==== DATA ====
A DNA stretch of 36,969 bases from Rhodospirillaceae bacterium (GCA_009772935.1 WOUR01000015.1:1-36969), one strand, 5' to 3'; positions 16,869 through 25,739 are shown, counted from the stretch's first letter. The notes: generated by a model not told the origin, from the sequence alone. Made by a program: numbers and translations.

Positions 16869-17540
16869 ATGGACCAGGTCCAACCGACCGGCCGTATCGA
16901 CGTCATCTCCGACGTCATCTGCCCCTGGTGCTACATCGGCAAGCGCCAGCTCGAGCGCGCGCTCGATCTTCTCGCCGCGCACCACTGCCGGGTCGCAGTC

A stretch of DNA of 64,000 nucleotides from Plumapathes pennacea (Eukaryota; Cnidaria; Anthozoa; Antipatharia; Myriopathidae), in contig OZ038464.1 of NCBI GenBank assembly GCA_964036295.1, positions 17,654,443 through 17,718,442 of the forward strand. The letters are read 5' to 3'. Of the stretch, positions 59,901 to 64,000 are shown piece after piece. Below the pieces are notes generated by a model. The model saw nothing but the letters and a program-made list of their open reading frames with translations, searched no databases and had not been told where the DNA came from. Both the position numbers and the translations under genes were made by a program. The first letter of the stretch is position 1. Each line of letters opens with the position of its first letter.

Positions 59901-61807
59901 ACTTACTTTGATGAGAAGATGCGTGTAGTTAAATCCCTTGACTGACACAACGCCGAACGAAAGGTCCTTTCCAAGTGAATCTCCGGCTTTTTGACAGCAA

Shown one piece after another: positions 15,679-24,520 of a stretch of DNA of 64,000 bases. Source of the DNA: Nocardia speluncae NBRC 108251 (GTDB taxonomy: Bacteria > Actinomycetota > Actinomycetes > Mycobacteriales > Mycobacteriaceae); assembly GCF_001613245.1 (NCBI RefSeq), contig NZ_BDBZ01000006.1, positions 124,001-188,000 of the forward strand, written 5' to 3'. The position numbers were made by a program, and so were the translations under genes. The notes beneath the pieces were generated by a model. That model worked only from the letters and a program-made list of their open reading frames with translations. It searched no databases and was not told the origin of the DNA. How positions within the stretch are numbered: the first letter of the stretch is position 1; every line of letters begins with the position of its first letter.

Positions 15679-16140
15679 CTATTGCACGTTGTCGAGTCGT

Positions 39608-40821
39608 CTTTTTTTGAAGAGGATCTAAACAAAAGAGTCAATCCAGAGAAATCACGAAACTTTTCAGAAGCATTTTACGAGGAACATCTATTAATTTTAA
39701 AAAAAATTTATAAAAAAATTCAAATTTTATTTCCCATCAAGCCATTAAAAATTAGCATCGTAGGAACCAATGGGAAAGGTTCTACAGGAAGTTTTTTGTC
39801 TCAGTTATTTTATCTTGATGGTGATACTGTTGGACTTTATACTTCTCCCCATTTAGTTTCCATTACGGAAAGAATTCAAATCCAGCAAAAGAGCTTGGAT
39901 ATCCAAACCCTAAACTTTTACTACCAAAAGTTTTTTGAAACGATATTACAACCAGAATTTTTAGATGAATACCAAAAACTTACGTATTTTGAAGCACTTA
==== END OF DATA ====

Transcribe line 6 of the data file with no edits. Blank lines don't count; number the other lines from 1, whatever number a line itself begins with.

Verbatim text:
Positions 59901-61807